The current forecasts for the growth of world population,concomitantly with the improvement in income, particularly indeveloping countries, creates challenging conditions forfarmers worldwide, on how to increase substantially theavailability of food in the next ten years. Based on differentstudies, Earth will have a population of 9.1 billion inhabitants in2050, 2 billion more than today. And the world demand forfood is expected to increase by about 50% in the next 20 years(IFPRI, 2009). Norman Borlaug confirmed this statement whenhe calculated that in order to meet the requirements of foodforeseen until 2025, the average yield of all the cereals has tobe 80% higher than the average yield seen in 1990.Based on the forecasts of economic and demographic growthfor the years to come, we estimate that the world cottonoutput is to grow from the current 23.8 million tons to 37.4million tons in 2018/19. In such scenario, China, India and theUnited States would continue to have a decisive position in thecotton production (Exhibition 3), but Brazil also has thepotential to increase its share in the total volume produced,provided competitiveness conditions are enhanced (CÉLERES,2009).In view of such opportunity, the Brazilian cotton output isassumed to grow in the next ten years as a manner to meet theincreasing world demand. Indeed, more areas will be necessaryin the next decade to meet such demand, even considering thatthe Brazilian cotton productivity has been growing consistentlyin recent years. Thus, the area planted with cotton is expectedto grow from the current 840 thousand hectares (2008/09) to1,911 million hectares in 2018/19. In the same period of time,we consider that the GM cotton is expected to increase fromthe current 118.1 thousand hectares in the 2008/09 crop to 1.6million hectares in the 2018/19 crop (Exhibition 4).In the case of corn, also based on the forecasts of economicand demographic growth for the next years, the world output itestimated to grow from the current 788.6 million tons to 954.1million tons in 2018/19 (Exhibition 5). Since the countriesaround the world have different degrees of competitiveness,we consider that the United States, China, EU-27, Brazil andArgentina will keep being, in accordance with this analysis, theworld’s five largest corn producers (CÉLERES, 2009).Under the assumption that the Brazilian corn output isexpected to grow during the next ten years, as a manner tomeet the growing demand not only locally, but also globally, wewill also need larger areas to meet such demand during thenext ten years. However, not unlike the case of soy, the growthof the corn output in Brazil is based especially on moreexpressive gains in the average productivity of such cereal,although there will be also some expansion in the planted area.In this scenario, the area planted with corn is expected to gofrom the current 13.8 million hectares (2008/09) to 16.5 millionhectares in 2018/19. In such period of time, we consider thatthe adoption of GM corn is to grow from the current 1.5 millionhectares in the 2008/09 crop to 11.2 million hectares in the2018/19 crop (Exhibition 6). Such figures are a baseline tocalculate the economic benefits estimated for the next tenyears, through the adoption of biotechnology in Brazil in cornplantations.Finally, as for soy culture, based on the forecasts of economicand demographic growth for the next years, the world output isestimated to go from the current 211.8 million tons to 294.1million tons in 2018/19 (Exhibition 7). Considering the differentdegrees of competitiveness among producing countries, weconsider that the United States, Brazil, and Argentina will keepbeing, in accordance with this analysis, the three largest soyproducers, but with different shares with time (CÉLERES, 2009).With Brazil still ranking as number two in the world soy output,we will also need larger areas in the next ten years to meetsuch demand. Thus, the area planted with soy is expected togrow from the current 21.5 million hectares (2008/09) to 27.5million hectares in 2018/19. In the same period of time, weconsider that the GM soy is to increase from the current 13.9million hectares in the 2008/09 crop to 25.2 million hectares inthe 2018/19 crop.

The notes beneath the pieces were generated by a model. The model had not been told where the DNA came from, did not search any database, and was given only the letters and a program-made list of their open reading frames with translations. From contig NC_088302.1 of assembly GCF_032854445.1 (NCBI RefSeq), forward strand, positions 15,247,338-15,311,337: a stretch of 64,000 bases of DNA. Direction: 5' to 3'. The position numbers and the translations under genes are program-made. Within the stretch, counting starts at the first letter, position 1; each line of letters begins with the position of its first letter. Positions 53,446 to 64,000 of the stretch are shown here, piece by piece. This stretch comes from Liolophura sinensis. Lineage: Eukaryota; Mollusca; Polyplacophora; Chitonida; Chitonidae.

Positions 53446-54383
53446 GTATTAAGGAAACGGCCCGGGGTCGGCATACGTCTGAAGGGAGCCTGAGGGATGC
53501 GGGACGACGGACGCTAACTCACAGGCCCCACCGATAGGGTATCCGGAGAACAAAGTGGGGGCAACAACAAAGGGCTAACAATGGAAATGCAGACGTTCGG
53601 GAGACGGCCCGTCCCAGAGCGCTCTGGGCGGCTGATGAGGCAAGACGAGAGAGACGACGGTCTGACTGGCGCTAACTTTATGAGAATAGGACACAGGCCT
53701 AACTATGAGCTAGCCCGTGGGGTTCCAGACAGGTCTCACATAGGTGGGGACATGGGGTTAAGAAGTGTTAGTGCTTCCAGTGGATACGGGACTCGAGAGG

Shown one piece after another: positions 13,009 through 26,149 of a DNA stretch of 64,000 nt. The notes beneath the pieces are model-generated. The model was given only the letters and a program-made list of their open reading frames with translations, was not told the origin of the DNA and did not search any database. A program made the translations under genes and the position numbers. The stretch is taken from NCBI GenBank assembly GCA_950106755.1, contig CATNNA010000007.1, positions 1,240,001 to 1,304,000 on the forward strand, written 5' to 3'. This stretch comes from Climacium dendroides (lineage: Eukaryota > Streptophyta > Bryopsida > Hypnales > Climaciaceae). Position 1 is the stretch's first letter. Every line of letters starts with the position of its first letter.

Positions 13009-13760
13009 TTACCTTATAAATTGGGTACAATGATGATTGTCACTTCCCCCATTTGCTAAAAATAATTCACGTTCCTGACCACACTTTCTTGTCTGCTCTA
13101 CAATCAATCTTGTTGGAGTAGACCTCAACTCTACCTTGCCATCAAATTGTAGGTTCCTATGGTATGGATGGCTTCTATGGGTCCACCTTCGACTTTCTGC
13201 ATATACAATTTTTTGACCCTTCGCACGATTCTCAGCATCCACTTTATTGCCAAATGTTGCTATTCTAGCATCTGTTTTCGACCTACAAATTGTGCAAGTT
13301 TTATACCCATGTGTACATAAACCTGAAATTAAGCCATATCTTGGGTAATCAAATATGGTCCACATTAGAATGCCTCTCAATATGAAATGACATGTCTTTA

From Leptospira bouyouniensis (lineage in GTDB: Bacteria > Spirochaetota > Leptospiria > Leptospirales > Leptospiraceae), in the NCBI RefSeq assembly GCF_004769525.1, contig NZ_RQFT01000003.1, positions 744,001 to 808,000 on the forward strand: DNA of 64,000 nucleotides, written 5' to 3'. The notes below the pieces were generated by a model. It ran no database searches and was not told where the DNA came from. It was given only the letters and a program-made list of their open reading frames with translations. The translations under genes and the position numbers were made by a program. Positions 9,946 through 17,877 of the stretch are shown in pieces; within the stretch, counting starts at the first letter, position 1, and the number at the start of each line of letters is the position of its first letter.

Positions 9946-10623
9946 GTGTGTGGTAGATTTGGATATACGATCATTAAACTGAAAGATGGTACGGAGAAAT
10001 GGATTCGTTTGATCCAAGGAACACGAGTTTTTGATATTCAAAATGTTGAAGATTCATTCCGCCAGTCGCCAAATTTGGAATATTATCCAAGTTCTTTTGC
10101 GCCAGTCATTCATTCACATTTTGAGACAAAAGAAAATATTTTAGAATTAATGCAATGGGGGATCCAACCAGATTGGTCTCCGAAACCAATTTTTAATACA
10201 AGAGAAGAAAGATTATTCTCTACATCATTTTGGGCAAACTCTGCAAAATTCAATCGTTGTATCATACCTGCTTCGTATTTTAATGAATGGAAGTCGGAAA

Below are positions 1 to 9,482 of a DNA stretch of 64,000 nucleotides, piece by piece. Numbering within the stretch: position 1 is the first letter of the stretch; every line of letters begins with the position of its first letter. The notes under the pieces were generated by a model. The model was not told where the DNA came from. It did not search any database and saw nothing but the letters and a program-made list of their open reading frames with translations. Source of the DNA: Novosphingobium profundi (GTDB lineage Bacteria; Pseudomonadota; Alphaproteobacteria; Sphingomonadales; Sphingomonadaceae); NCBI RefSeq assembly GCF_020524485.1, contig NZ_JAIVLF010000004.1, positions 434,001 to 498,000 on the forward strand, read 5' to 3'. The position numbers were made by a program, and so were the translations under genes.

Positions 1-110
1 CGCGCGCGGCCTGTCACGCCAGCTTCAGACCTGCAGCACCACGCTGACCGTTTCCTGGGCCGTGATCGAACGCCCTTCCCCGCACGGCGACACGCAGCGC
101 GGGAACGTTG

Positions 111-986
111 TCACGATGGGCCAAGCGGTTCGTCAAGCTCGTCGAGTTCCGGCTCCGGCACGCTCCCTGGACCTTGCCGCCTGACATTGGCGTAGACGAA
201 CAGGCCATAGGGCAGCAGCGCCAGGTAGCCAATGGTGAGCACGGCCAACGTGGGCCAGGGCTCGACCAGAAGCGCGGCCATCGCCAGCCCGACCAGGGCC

Exhibition 3. Global cotton production
0,05,010,015,020,025,030,035,040,0USA China India Brazil Australia Others World
 
Source: USDA/CÉLERES values in million t
Exhibition 4. Cotton area in Brazil
0,0500,01.000,01.500,02.000,02.500,0Total cottonarea GM cotton area Potential GMcotton area
 
Source: CÉLERES values in million ha
Exhibition 5. Global corn production
0,0200,0400,0600,0800,01.000,01.200,0USA China EU-27 Brazil Argentina Others World
 
Source: USDA/CÉLERES values in million t
Exhibition 6. Corn area in Brazil
0,02,04,06,08,010,012,014,016,018,0Total cornareaGM corn areaPotential GMcorn area
 
Source: CÉLERES values in million ha
Exhibition 7. Global soybean production
0,050,0100,0150,0200,0250,0300,0350,0USABrazilArgentinaOthersWorld
 
Source: USDA/CÉLERES values in million t
Exhibition 8. Soybean area in Brazil
0,05,010,015,020,025,030,0
         9         6         /         9         7         9         7         /         9         8         9         8         /         9         9         9         9         /         0         0         0         0         /         0         1         0         1         /         0         2         0         2         /         0         3         0         3         /         0         4         0         4         /         0         5         0         5         /         0         6         0         6         /         0         7         0         7         /         0         8         0         8         /         0         9         0         9         /         1         0         1         0         /         1         1         1         1         /         1         2         1         2         /         1         3         1         3         /         1         4         1         4         /         1         5         1         5         /         1         6         1         6         /         1         7         1         7         /         1         8         1         8         /         1         9
Total areaGM soybean areaPotential GMsoybean area
 
Source: CÉLERES values in million ha